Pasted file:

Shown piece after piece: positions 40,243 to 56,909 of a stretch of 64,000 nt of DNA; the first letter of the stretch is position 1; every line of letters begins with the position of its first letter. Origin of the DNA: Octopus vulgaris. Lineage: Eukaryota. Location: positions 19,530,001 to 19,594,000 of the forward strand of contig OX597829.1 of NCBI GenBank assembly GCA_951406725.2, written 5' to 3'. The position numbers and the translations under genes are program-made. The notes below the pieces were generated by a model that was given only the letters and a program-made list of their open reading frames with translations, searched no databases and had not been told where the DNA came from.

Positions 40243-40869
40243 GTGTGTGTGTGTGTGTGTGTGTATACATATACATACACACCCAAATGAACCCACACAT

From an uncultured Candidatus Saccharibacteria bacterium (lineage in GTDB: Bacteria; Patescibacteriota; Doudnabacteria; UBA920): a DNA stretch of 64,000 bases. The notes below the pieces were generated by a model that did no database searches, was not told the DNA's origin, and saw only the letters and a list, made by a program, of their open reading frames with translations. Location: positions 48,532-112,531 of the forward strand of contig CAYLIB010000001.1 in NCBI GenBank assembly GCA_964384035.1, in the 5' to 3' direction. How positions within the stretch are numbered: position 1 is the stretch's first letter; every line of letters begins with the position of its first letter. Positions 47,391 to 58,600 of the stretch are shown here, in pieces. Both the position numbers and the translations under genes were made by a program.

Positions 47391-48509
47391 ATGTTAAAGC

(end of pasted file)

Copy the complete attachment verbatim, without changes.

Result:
Shown piece after piece: positions 40,243 to 56,909 of a stretch of 64,000 nt of DNA; the first letter of the stretch is position 1; every line of letters begins with the position of its first letter. Origin of the DNA: Octopus vulgaris. Lineage: Eukaryota. Location: positions 19,530,001 to 19,594,000 of the forward strand of contig OX597829.1 of NCBI GenBank assembly GCA_951406725.2, written 5' to 3'. The position numbers and the translations under genes are program-made. The notes below the pieces were generated by a model that was given only the letters and a program-made list of their open reading frames with translations, searched no databases and had not been told where the DNA came from.

Positions 40243-40869
40243 GTGTGTGTGTGTGTGTGTGTGTATACATATACATACACACCCAAATGAACCCACACAT

From an uncultured Candidatus Saccharibacteria bacterium (lineage in GTDB: Bacteria; Patescibacteriota; Doudnabacteria; UBA920): a DNA stretch of 64,000 bases. The notes below the pieces were generated by a model that did no database searches, was not told the DNA's origin, and saw only the letters and a list, made by a program, of their open reading frames with translations. Location: positions 48,532-112,531 of the forward strand of contig CAYLIB010000001.1 in NCBI GenBank assembly GCA_964384035.1, in the 5' to 3' direction. How positions within the stretch are numbered: position 1 is the stretch's first letter; every line of letters begins with the position of its first letter. Positions 47,391 to 58,600 of the stretch are shown here, in pieces. Both the position numbers and the translations under genes were made by a program.

Positions 47391-48509
47391 ATGTTAAAGC